I recently paid for an online course called The Art of Focus (unfortunately, it’s no longer open to new students). It’s a series of videos and exercises designed to help increase my capacity for deep, focused work. In the introductory video, one of the topics is about Deliberate Practice. Here’s an excerpt:
In the early 1990s, K. Anders Ericsson, a professor at Florida State University, studied experts and amateurs in an attempt to discern why they were different. Ericsson came to the stark realization that we can improve performance. What distinguishes the great from the normal is a function of applied effort in the same direction. In his words, to become an expert, requires a “life-long period of deliberate effort to improve performance in a specific domain.” There are two components to this worth noting. The first is “specific domain,” which means we’re applying our effort not to 100 things but one subject.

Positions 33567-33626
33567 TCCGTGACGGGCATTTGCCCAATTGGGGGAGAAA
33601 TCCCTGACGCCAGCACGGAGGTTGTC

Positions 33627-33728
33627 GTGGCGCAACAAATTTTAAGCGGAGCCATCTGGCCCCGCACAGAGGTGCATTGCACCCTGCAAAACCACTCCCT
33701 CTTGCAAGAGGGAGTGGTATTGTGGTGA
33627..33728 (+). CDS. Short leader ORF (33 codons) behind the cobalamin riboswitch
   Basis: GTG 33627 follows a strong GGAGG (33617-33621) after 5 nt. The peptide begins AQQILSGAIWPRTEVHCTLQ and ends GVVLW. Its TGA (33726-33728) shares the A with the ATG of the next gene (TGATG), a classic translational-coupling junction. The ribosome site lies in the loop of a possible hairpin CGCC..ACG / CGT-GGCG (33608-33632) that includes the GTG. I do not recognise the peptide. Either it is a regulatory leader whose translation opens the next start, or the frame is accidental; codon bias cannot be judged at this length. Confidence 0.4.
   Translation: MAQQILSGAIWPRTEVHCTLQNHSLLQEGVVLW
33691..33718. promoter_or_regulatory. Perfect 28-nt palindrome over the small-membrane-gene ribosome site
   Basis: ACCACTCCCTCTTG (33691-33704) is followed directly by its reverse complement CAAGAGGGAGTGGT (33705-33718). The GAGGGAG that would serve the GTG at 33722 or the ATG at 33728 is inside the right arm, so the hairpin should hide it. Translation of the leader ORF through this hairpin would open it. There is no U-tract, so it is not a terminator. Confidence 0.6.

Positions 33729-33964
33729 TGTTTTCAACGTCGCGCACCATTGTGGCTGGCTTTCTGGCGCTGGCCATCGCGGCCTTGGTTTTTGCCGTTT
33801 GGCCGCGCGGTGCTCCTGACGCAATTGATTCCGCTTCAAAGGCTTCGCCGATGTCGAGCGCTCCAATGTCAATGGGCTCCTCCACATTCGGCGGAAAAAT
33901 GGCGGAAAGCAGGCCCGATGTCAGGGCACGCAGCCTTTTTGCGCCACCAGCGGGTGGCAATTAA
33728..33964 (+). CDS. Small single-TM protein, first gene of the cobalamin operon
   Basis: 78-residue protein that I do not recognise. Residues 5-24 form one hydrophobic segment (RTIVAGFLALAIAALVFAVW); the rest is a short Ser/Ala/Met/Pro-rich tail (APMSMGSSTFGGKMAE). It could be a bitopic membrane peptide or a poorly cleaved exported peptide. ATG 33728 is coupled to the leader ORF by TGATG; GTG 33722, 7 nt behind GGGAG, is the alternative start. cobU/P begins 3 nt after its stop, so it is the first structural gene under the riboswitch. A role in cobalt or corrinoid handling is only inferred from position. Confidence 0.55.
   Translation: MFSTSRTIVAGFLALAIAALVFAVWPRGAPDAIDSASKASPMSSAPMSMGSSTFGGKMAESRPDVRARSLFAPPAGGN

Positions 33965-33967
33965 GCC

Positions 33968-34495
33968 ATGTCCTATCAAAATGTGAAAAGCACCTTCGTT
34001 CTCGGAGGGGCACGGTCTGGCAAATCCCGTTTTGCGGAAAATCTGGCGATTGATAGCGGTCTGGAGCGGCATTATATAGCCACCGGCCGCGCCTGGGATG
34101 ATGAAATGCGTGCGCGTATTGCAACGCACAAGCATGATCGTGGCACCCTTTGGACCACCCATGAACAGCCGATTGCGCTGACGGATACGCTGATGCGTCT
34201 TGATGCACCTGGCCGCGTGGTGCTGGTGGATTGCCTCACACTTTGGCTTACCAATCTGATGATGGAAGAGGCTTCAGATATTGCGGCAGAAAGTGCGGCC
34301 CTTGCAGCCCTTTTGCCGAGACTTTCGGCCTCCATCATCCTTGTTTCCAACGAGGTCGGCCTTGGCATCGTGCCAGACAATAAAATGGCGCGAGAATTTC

Think about learning to play the violin. Have you ever watched someone practice an instrument at a high level, or done so yourself? They don’t alternate playing a scale with returning emails. They don’t alternate practicing difficult passages with checking Facebook. They sit and focus, letting their entire mind and body work on the task at hand. That is kind of focus you need to seek, because it’s the only thing that works. The second notable component here is the term “deliberate practice.” If we want to master any cognitively demanding field, it’s not enough to practice. We need to practice deliberately.
…Deliberate practice is designed to improve performance. Deliberate practice isn’t fun. It requires (1) focused attention on a specific skill; (2) immediate feedback; (3) rest. If it’s not something where feedback is obvious and immediate, we often need a coach or mentor to help guide us. In fact, even when feedback is obvious and immediate, a coach can often point out things we can’t see.
I’ve been thinking about the areas, the specific domain, in which I can focus and improve my performance through deliberate practice. There are two that I really think are important.
Deliberate Practice #1: Making Presentations